June 12, 2012

PLAN B: an orderly grexit

Next weekend we will see if eurozone will turn to be the largest poker table of the world. If Syriza wins the greek elections and gets enough support to form a govern, the poker game will start. As Alexis Tsipras Syriza’s leader said recently, both Greek and Germans have the nuclear button, but none of them shall push the button. Much has been said about the terrific consequences for both parts is a Grexit in fact materializes.

Here I will present a different approach. One may wonder way a currency union cannot breakup orderly? In fact, one of the main motivations from one country to leave is to be able to devaluate strongly its currency and be able to adjust its external balances, turning its economy more competitive. The disorderly way is, as usual, make things happen by surprise, overnight (or more frequently, over weekend). In this way, all the economic agents don’t have the chance to prevent themselves to the devaluation of the local currency. But in the case of the Eurozone this may not be the most appropriate solution, because economic agents from other fragile economies will sooner than latter start to prepare themselves for a similar scenario in their domestic economies and will create a chain of the events that will stop only with the complete breakup of the Eurozone.

So, this time ,the approach need to be different. How? Eurozone need to negotiate with Greece an orderly Grexit, in such a way that economic agents don’t get rewarded by start bank runs and opening bank accounts abroad. One orderly process must be created that allow any country to leave the Eurozone, step by step, along several years, allowing economy and agents to adapt smoothly to the new conditions. One kind of the process a country may follow in order to join the Eurozone shall be put in place for any country that wants or needs to exit from Eurozone.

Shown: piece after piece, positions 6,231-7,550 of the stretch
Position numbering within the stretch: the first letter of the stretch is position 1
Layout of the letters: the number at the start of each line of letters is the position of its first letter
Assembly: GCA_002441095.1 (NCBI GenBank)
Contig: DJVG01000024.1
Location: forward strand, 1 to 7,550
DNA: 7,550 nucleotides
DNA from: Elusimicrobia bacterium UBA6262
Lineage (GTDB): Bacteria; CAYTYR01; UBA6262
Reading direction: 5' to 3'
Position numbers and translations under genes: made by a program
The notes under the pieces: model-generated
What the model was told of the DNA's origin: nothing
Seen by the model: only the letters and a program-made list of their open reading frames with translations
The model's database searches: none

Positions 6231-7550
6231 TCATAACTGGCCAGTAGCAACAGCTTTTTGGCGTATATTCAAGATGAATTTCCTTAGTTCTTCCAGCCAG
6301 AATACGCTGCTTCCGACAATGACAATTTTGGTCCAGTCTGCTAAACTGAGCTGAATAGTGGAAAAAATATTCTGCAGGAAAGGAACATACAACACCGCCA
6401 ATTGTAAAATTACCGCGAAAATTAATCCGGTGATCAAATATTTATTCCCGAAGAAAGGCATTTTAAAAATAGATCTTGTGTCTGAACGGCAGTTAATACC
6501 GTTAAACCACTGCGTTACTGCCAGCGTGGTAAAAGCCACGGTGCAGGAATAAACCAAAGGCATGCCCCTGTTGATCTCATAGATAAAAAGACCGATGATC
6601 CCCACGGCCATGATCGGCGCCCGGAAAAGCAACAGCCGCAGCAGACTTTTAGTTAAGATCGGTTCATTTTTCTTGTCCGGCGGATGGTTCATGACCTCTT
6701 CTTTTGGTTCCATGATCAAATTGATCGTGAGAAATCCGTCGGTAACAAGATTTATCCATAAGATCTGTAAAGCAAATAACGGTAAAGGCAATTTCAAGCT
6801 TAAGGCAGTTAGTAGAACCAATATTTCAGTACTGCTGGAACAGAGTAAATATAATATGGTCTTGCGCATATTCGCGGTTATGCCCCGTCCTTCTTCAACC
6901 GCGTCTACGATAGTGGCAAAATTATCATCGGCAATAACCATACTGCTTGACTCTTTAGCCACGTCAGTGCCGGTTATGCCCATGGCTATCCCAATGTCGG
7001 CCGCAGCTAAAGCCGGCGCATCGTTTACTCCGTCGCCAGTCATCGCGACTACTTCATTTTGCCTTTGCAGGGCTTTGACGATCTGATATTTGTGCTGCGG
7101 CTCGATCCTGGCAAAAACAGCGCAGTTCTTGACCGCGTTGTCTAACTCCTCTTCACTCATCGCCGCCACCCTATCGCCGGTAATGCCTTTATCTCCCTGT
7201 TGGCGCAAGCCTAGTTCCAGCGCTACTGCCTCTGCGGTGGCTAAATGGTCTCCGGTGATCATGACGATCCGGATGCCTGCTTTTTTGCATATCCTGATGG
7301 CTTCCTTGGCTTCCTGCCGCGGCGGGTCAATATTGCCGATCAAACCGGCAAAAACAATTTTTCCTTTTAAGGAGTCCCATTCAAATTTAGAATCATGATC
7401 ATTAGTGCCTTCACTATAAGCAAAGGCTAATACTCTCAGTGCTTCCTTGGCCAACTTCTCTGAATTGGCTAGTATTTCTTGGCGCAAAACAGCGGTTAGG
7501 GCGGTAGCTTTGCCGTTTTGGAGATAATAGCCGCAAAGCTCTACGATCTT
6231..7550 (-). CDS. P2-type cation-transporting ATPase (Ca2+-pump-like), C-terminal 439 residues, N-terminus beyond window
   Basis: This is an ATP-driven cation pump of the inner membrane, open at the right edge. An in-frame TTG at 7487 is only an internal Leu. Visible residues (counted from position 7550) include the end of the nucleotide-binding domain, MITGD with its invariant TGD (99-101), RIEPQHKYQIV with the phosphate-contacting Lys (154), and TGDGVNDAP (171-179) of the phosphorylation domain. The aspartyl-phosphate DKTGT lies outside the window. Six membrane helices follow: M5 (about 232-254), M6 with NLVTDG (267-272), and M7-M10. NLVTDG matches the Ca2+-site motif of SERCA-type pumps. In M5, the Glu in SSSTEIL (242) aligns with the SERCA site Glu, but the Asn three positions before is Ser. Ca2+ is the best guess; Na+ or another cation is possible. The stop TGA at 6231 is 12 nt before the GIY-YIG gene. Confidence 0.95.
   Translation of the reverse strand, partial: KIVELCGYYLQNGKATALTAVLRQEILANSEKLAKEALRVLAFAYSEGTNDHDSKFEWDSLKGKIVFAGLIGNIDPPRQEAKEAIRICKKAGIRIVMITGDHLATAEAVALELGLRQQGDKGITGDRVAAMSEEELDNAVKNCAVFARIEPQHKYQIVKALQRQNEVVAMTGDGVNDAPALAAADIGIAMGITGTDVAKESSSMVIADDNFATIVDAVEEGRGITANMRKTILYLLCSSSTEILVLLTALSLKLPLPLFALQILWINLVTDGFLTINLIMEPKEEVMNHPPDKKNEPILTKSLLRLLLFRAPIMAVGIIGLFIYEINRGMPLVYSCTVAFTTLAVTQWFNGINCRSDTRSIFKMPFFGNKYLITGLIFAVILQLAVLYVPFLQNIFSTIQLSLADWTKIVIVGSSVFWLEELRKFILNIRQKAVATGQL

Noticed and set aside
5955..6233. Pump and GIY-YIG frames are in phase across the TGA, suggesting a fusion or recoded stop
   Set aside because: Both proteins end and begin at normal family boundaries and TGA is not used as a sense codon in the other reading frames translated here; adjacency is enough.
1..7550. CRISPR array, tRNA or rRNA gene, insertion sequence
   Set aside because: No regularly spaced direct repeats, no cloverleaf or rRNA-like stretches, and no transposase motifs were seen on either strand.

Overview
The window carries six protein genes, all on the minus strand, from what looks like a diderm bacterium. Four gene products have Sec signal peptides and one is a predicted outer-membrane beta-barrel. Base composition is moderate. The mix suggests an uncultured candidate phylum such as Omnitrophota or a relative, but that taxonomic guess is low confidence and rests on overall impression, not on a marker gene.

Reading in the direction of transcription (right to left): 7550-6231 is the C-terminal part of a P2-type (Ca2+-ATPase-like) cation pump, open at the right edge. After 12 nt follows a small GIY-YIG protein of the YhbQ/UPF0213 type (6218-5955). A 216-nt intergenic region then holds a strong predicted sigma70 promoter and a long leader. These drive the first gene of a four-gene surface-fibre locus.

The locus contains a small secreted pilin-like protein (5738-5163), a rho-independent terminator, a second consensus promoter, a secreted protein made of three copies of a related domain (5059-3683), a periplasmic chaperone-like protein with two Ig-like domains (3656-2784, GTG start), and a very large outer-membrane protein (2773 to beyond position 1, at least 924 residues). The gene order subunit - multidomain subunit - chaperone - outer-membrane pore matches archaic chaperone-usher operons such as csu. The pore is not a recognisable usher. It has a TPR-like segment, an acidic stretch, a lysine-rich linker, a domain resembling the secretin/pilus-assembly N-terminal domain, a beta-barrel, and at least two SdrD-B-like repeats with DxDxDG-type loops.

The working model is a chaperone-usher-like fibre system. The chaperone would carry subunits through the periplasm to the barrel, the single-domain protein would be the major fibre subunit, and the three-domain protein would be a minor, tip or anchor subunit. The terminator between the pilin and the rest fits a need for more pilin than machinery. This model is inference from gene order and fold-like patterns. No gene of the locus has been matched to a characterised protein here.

The features of such a roadmap to a Grexit are not easy to design, but I think that one of the most important issues should be to peg the new currency to the euro. This peg should be agreed by Greek authorities but guaranteed by the ECB, because it is the only entity able to secure the value of the new drachma against the euro. Off course, this would come as a additional cost to the ECB, but a little cost in order to save the Eurozone. Off course, a peg doesn’t imply that the currency will not devaluate. It’s necessary that the devaluation occurs, but not overnight but along a multi-year period, let say 8% each year during 3 years. The capital flight could be stopped if the new national currency offers an interest rate of 8%, so local depositors will get paid for the devaluations. If this can be done, with wages moderation in the economy, it will become more competitive each year, and local agents will not face huge purchasing power losses overnight. Although, inflation would also next to the level of 8%, and wages shall be maintained frozen. That is the adjustment that is necessary to the economy. Some people may want to emigrate, but that is healthy for the domestic economy. And most importantly, there is not a major will to take capitals out of the country, and this environment of programmed currency devaluations are not a problem for economic agents, as the uncertainty is removed from the picture.

Most importantly, economic agents from other fragile economies would be less nervous because they would know that if the country where they do business will have one day to leave the Eurozone, the process will be conducted in an orderly way and they will not feel need to take capitals out of their countries sooner than latter anymore.

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